Research Paper Volume 12, Issue 13 pp 12622—12647
Fully bayesian longitudinal unsupervised learning for the assessment and visualization of AD heterogeneity and progression
- 1 Division of Clinical Geriatrics, Department of Neurobiology, Care Sciences and Society, Karolinska Institutet, Stockholm, Sweden
- 2 Department of Biomedical Engineering and Health Systems (MTH), KTH Royal Institute of Technology, Stockholm, Sweden
- 3 Department of Radiology, Mayo Clinic, Rochester, MN 55905, USA
- 4 Department of Neuroimaging, Centre for Neuroimaging Sciences, Institute of Psychiatry, Psychology and Neuroscience, King’s College London, London, UK
Received: March 22, 2020 Accepted: June 19, 2020 Published: July 9, 2020https://doi.org/10.18632/aging.103623
How to Cite
Copyright © 2020 Poulakis et al. This is an open-access article distributed under the terms of the Creative Commons Attribution License (CC BY 3.0), which permits unrestricted use, distribution, and reproduction in any medium, provided the original author and source are credited.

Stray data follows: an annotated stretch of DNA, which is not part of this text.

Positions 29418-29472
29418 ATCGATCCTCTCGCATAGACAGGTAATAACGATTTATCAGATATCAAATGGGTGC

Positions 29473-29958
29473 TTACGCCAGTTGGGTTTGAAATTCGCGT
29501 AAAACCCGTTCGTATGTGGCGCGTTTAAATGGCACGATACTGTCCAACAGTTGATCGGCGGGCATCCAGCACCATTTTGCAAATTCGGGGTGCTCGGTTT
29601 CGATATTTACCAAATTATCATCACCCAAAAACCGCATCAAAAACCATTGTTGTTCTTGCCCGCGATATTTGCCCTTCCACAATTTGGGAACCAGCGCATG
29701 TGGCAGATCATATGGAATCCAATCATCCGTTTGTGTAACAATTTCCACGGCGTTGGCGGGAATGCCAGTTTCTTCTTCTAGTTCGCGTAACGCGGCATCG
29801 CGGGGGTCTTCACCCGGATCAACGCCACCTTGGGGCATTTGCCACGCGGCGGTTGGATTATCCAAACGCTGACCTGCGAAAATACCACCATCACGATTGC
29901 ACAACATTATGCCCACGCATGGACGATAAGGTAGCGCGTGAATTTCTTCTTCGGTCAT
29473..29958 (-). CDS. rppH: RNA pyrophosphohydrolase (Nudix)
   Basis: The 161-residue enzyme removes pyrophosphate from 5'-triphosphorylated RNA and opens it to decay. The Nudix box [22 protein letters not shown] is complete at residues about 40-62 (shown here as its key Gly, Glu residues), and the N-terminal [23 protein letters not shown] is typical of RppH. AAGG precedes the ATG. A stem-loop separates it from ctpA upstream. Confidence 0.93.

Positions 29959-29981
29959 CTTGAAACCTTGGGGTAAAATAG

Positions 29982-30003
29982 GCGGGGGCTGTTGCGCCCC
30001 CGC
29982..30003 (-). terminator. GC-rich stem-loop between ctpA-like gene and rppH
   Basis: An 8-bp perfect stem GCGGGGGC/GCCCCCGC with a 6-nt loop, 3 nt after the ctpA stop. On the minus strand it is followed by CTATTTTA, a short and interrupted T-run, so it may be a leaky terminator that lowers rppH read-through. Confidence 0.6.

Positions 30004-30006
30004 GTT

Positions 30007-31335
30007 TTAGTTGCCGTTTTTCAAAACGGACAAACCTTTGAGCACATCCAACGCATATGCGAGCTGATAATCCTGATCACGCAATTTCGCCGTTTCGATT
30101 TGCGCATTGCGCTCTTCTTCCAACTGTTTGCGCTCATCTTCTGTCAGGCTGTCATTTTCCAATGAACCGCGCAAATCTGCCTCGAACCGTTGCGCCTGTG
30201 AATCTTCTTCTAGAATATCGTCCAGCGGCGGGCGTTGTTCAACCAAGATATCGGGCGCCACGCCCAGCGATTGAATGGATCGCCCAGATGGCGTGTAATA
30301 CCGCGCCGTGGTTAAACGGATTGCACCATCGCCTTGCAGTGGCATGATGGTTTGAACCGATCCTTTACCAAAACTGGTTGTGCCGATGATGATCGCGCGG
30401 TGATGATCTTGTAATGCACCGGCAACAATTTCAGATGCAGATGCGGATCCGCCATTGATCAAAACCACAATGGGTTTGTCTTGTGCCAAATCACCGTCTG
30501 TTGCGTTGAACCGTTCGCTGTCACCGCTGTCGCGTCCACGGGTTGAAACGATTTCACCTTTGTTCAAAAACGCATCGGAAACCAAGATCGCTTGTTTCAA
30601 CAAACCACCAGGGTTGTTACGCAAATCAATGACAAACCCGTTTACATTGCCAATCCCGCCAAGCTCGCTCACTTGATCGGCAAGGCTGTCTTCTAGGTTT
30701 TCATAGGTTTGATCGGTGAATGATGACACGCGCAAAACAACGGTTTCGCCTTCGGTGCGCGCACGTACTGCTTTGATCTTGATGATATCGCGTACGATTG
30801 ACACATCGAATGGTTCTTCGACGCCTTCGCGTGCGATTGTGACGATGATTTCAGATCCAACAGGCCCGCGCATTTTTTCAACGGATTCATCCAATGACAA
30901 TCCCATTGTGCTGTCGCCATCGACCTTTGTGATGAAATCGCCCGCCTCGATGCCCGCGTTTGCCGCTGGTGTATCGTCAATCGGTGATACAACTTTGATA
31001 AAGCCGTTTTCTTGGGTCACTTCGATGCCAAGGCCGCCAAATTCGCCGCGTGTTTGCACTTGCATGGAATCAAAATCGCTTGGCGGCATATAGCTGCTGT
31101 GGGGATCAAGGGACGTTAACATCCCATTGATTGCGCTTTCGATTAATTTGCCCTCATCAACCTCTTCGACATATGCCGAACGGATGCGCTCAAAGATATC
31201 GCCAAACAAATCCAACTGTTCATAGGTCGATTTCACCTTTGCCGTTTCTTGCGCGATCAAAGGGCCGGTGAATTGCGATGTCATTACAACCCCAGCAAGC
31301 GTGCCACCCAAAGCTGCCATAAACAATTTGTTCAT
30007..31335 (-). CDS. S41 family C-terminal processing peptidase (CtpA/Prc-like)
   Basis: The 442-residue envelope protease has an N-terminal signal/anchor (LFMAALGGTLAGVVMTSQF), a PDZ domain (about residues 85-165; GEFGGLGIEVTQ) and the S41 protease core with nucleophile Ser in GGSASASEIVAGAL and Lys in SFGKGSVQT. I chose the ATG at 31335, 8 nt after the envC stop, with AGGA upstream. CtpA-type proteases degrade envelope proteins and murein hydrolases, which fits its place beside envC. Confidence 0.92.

Tau pathology and brain atrophy are the closest correlate of cognitive decline in Alzheimer’s disease (AD). Understanding heterogeneity and longitudinal progression of atrophy during the disease course will play a key role in understanding AD pathogenesis. We propose a framework for longitudinal clustering that simultaneously: 1) incorporates whole brain data, 2) leverages unequal visits per individual, 3) compares clusters with a control group, 4) allows for study confounding effects, 5) provides cluster visualization, 6) measures clustering uncertainty. We used amyloid-β positive AD and negative healthy subjects, three longitudinal structural magnetic resonance imaging scans (cortical thickness and subcortical volume) over two years. We found three distinct longitudinal AD brain atrophy patterns: one typical diffuse pattern (n=34, 47.2%), and two atypical patterns: minimal atrophy (n=23 31.9%) and hippocampal sparing (n=9, 12.5%). We also identified outliers (n=3, 4.2%) and observations with uncertain classification (n=3, 4.2%). The clusters differed not only in regional distributions of atrophy at baseline, but also longitudinal atrophy progression, age at AD onset, and cognitive decline. A framework for the longitudinal assessment of variability in cohorts with several neuroimaging measures was successfully developed. We believe this framework may aid in disentangling distinct subtypes of AD from disease staging.